Kelly Gallagher ‘22
More than a few students have lamented their early morning classes, but for Renée Harris ‘22, it’s particularly challenging to wake up for her weekly 8 A.M. discussion because it’s been just over seven hours since her last class ended.
Renée is an international student at the College of the Holy Cross, who is pursuing a double major in English and Religious Studies. Renée currently lives in Beijing, which is twelve hours ahead of Massachusetts. As a result, her classes take place at 8 P.M., 10:30 P.M., and 11:30 P.M. She had one lecture which is recorded, but that class also includes her weekly 8 A.M. live discussion.
When she signed up for her fall classes, Renée had been planning to live on campus during the Fall 2020 semester, but after the College went remote, she decided to study from home. However, her class schedule was designed for life on campus and all of her classes were at 2 or 3 P.M. Renée said that she emailed her professors to see if they could provide recordings of class, but many said they couldn’t. They explained that they couldn’t record students without their consent, or they recommended she switch to another class because of the importance of class participation.
Renée found her professor’s concerns understandable, but “it was pretty shocking. It was a lot of anxiety, having to run around and email my advisor and all these deans, asking, ‘Can you please help me find any classes?’” Many of the proffered classes, such as Calculus, didn’t fulfill Renée’s major requirements. Renée explained that she swapped out most of her classes, losing classes she needed for her requirements and ending up in classes just “because they were the only ones that worked for my schedule.”
The Spire asked Renée if there was anything the College could have done differently to support its international students during the remote semester. Renée replied that, “I feel like them showing just a bit more empathy would have gone a long way. It felt horrible, just being turned away by everyone. It seemed like we were left to just fight for ourselves and had to battle for our access to education. It felt really unfair that we didn’t have the same opportunities as our peers who live in New England. I don’t think it’s even fair for students who live in the States with a 3-hour time difference. That can make a big difference. There are people waking up at 5 in the morning to get to the class they need. I don’t think that demonstrates proper empathy for your students.”
Renée continued, “This isn’t me saying that Holy Cross is bad. Not at all! I love Holy Cross. They did good things, too. I was really proud of Holy Cross and how they treated international students when we were stuck on campus [in the spring]. A lot of colleges told their kids to get out. But Holy Cross took great care of us when we were still on campus. I’m really grateful for that, and I love Holy Cross for that. It’s just, this one particular incident was particularly disappointing.”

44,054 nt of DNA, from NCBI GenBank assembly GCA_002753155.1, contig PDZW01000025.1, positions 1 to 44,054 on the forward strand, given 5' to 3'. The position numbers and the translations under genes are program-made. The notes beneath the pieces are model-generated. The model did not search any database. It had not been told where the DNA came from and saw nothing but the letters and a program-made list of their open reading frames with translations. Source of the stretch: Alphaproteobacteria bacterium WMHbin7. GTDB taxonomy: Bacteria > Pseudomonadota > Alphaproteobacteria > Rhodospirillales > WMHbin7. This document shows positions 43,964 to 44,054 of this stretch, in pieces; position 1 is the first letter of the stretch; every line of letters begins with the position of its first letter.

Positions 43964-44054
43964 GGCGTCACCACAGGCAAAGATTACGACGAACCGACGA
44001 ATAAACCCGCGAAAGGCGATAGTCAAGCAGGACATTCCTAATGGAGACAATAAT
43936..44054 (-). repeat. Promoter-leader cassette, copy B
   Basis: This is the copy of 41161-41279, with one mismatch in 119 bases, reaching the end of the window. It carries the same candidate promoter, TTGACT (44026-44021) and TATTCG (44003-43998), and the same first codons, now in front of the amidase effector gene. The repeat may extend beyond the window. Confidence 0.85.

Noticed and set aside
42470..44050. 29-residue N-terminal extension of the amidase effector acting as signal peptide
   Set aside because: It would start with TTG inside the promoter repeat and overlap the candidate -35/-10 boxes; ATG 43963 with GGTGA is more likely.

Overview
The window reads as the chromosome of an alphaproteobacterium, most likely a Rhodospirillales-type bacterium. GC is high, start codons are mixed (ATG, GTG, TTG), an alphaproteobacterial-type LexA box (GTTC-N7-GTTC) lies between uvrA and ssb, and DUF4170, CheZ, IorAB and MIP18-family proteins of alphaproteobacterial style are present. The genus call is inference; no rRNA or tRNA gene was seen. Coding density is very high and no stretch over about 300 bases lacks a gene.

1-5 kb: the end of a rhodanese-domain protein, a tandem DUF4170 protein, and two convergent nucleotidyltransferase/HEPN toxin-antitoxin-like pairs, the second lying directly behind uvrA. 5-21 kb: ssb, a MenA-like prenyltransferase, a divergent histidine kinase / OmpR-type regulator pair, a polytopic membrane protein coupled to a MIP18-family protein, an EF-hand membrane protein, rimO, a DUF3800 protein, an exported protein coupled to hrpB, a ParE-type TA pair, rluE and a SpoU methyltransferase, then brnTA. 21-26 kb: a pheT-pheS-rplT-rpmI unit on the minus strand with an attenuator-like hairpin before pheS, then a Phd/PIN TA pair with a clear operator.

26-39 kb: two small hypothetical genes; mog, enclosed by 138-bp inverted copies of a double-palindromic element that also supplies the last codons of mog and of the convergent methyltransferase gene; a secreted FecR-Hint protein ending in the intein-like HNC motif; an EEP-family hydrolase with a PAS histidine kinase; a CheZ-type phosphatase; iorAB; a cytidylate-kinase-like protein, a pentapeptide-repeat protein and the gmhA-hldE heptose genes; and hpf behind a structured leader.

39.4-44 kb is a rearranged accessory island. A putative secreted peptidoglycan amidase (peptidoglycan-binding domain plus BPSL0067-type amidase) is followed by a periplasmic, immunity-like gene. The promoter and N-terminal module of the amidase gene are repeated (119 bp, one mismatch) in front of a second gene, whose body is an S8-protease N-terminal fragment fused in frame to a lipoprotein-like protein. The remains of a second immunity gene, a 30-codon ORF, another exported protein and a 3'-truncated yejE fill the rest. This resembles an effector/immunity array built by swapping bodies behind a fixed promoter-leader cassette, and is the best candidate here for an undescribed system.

Renée’s family and professors have been her main sources of support during the semester. She said, “Professors at Holy Cross are awesome. I love the professors at Holy Cross. If anyone asks me why they should come to Holy Cross – the professors. The professors who turned me away, that definitely hurt my feelings, but at the end of the day I can kind of understand where they’re coming from. But my advisor and the professors I have now have really helped me. They helped me find my classes, they helped me with my VPN. My Zoom is horrible, so they’ve been really understanding. If I miss a class, they send me a recording or set me up with someone who has notes. The professors have been making this work, and they’ve helped us so much.”
For Renée, the most important thing the campus community can do to support their international students is become more aware of and empathize more with their experiences. She explained, “I totally understand that… because international students are such a small community, it’s hard to emphasize and to know what we’re going through. If you have friends who are international students, talk to them about their experiences. Put yourself in their shoes. When you study abroad, how do you feel then? That’s kind of what we feel like all the time. So, you know, try to understand how people live, and know that a lot of people live very differently from you and have different experiences. All it takes is a little bit of empathy, and it’s going to go a long way for making international students feel like they’re at home when they’re at Holy Cross.”
Renée feels that the school’s community of international students was overlooked when many decisions were made about the semester, and she hopes that “the next time that something like this happens that [the administration] will be more considerate of people who live in different places.” Diversity isn’t just about letting new groups of people onto campus. Renée believes that “every person and every culture’s… voice should matter equally,” and only then is true inclusion possible.